In Photon, we preview some new technological concepts that will be fully deployed in our Mainnet Alpha release in Q1 2019. IoTeX’s goal is to create a blockchain that can support all types of Internet of Things (IoT) use cases – smart cities, supply chain, wearables, autonomous vehicles, and more. Although they share common requirements (i.e., scalability, privacy, IoT device support), each use case is unique and requires a tailored approach to optimize performance and security. To accommodate this diversity, IoTeX’s utilizes a root chain / sub-chains architecture that will allow developers to create custom sub-chains using the design that best suits their DApps. Applications will seamlessly exchange value / data with other applications via cross-chain communication. This is our vision for the future of IoT – a vibrant ecosystem of fit-for-purpose and interoperable sub-chains powered by IoTeX.

Over the past two months, we have developed several in-house innovations which bring us closer to our vision for the future of IoT. The core features of Photon, which we detail in the following sections, include sub-chain provisioning, cross-chain communication, consensus (Roll-DPoS) enhancements, and IoTeX Explorer v2.0. Through exhaustive code reviews / “quality weeks”, we have greatly enhanced the stability of our smart contracts, wallet, and existing code base. Finally, we have rigorously tested the IoTeX Testnet and have achieved 1,000+ TPS (with instant finality) and successfully deployed 100+ nodes using Kubernetes. The full list of Photon features and enhancements is shown below:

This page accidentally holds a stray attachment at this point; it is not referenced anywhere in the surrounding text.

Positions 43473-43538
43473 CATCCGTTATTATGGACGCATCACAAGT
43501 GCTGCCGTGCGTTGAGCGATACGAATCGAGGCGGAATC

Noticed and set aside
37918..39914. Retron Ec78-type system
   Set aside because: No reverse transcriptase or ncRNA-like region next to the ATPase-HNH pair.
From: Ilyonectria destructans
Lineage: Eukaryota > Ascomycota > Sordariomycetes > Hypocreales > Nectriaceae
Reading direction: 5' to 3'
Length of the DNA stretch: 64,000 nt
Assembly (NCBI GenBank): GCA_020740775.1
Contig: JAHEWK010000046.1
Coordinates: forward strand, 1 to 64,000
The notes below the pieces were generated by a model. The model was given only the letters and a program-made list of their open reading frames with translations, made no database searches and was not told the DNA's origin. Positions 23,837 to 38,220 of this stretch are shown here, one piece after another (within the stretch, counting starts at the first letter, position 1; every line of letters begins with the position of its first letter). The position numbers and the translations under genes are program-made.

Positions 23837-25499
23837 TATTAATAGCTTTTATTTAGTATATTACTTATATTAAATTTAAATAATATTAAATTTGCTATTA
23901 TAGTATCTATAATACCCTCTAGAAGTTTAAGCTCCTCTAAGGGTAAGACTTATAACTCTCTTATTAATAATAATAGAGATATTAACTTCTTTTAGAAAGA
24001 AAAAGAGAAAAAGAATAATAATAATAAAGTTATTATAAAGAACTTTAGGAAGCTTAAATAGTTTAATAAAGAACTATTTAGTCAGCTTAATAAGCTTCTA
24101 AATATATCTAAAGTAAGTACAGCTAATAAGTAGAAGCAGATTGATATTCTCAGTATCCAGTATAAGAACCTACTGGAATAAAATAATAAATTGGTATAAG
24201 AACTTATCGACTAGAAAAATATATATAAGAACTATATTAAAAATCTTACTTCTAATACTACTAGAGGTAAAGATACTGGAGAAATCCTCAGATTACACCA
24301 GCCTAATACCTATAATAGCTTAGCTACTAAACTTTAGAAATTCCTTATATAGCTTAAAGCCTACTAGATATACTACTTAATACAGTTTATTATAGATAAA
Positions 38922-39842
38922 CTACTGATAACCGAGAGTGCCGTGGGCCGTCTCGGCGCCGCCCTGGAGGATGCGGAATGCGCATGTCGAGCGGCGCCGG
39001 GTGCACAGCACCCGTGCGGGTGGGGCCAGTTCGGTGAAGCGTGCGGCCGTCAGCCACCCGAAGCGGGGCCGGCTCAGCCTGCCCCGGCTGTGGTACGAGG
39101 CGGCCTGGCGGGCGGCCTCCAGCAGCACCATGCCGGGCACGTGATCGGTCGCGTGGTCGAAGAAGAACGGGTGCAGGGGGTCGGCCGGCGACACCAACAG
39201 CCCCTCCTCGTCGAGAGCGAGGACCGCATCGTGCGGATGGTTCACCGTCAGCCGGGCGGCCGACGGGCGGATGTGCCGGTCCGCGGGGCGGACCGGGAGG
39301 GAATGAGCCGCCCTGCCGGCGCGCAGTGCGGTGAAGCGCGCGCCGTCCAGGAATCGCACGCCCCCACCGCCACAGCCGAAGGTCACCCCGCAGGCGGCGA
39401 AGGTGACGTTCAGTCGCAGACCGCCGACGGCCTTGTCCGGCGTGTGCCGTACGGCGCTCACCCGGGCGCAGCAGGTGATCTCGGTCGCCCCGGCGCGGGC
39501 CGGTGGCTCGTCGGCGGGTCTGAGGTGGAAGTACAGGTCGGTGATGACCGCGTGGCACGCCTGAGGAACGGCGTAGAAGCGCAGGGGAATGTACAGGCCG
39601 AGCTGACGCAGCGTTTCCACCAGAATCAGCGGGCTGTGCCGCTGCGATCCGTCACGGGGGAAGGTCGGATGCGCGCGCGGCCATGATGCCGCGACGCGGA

Sub-chain Provisioning and Management

The root chain / sub-chain architecture is a core part of IoTeX’s blockchain design, allowing any user to create their own sub-chains with the architecture, programming language, and even consensus mechanism that best suits its purpose. For example, a privacy-focused sub-chain would benefit from a Mimblewimble architecture, while a sub-chain requiring higher throughput may utilize bigger blocks. Not only do sub-chains add flexibility for developers, but they also add scalability. You can think of sub-chains as separate blockchains running in parallel, where activity on one sub-chain does not affect throughput on other sub-chains. Their states (i.e., history of transactions) are periodically synced to the root chain, which records the state of the entire IoTeX network. With the ability to add unlimited sub-chains, the IoTeX network is practically infinitely scalable.